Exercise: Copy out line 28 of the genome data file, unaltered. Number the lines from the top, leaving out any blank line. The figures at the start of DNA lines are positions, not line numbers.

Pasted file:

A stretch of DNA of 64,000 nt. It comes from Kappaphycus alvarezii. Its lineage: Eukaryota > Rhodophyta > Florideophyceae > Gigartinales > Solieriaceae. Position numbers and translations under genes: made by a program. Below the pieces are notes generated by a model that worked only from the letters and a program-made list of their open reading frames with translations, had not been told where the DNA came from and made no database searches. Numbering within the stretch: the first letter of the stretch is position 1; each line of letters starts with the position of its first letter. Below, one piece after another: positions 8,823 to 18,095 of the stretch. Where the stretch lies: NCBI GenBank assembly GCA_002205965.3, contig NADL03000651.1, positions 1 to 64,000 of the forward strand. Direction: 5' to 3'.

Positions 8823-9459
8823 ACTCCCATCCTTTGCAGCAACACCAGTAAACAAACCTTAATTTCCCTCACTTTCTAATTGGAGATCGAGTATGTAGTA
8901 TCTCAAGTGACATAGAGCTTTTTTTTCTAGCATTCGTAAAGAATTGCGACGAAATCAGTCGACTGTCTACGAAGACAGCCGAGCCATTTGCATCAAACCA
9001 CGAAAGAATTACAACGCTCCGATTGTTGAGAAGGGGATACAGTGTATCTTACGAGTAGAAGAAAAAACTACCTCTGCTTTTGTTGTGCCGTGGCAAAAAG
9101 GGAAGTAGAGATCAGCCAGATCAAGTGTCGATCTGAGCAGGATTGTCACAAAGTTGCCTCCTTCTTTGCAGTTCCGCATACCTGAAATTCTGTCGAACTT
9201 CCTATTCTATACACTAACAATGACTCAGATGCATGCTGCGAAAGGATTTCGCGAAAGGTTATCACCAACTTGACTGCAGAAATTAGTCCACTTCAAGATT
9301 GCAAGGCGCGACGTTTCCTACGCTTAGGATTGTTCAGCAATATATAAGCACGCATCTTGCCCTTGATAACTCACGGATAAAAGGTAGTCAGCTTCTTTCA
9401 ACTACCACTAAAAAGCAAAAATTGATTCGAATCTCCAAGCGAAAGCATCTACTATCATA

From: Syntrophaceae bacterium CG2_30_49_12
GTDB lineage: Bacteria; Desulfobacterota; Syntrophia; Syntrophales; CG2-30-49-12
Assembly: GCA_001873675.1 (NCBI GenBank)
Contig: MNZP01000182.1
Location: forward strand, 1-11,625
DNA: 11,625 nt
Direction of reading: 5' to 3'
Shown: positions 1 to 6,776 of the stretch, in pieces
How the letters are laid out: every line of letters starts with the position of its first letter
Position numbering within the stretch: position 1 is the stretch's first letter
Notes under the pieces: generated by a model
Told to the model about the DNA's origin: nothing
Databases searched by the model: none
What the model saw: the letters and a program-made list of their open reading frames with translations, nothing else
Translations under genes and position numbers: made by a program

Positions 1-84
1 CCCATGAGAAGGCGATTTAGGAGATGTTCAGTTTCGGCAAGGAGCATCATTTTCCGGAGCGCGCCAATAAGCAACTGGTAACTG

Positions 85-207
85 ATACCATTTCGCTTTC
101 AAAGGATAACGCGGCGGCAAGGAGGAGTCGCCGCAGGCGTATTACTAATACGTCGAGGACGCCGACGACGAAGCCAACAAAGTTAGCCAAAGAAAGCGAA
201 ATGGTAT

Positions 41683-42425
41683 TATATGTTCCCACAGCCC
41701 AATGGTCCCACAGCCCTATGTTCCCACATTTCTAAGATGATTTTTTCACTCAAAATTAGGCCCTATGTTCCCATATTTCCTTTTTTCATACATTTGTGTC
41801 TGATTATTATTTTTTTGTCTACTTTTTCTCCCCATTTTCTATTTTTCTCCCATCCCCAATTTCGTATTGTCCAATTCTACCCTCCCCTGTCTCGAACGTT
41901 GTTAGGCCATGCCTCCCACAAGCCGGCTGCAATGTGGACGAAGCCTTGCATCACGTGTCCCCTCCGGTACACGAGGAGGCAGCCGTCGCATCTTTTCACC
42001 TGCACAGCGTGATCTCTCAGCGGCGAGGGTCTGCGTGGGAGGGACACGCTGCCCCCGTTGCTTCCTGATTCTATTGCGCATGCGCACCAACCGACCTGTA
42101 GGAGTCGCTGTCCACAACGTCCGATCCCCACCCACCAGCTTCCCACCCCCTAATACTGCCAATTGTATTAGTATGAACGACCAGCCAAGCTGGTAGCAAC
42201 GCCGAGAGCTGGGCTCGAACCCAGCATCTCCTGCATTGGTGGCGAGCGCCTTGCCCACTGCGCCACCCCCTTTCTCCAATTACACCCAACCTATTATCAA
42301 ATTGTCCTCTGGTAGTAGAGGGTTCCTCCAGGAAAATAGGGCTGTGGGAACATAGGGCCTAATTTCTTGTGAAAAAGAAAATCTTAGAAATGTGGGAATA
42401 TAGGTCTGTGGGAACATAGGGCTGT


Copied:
85 ATACCATTTCGCTTTC